Medical terminology can be hard for laypeople to understand. We can help you learn the language so you can communicate clearly with your child’s medical care team.
No parent is prepared to hear that their child has a brain or spinal cord tumor. It’s important to recognize that nothing you did as a parent led to your child’s diagnosis.
The specter of a brain tumor diagnosis can be overwhelming. All at once the triumphs and trials of everyday existence hold little importance. Learning more about your child’s tumor can empower you to move forward and take an active part in selecting which approaches will result in the best care for your child.
Talking with your doctors and nurses will help them handle your concerns about your child’s health. One of the best ways to communicate with medical care team is to ask questions. Because time is often rushed during medical appointments, it’s helpful to prepare in advance questions you might want to ask about the diagnosis, treatment plan, hospital and more.
Facing a Diagnosis
When your child is diagnosed with a brain tumor, you’ll probably hear a lot of unfamiliar medical terminology. There’s much to learn about the situation, including treatment options and the effects of those treatments. Get answers to frequently asked questions here. >>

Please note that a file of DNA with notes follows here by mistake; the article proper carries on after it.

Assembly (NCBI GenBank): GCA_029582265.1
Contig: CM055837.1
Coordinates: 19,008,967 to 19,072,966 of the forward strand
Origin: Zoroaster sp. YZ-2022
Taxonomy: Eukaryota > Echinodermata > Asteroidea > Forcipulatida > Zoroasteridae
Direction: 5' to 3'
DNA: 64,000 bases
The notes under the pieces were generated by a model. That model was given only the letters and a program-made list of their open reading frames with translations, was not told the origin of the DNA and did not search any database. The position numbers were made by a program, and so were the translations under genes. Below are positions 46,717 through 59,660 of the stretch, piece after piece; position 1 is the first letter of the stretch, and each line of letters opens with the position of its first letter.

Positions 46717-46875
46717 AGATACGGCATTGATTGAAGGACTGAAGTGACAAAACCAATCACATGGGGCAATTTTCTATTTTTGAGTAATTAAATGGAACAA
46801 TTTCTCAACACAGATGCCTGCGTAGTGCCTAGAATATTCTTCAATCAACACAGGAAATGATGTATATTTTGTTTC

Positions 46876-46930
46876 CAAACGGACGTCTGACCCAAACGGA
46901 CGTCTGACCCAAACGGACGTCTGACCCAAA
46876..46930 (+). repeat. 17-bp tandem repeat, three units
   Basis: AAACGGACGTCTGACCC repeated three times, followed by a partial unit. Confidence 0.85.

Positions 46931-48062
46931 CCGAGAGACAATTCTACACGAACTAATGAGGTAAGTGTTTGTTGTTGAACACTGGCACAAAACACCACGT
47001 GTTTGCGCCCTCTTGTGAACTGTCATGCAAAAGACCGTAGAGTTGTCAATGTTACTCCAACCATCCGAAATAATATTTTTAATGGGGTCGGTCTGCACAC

Questions to Ask
It’s important that you comprehend your child’s disease and treatment options so that you can be an effective advocate. Knowing what questions to ask will lead to increased understanding. Find a list of key questions to ask your child’s medical team here. >>
Knowing what to expect on a variety of fronts, including palliative care and how siblings cope, will help you take charge and best support your child and family. Explore the next steps of your child’s journey here. >>
When the PBTF cohosted a conference for parents and survivors in 2014, the response was enthusiastic. Now families from around the world can view the informative sessions with other families and medical and psychosocial experts.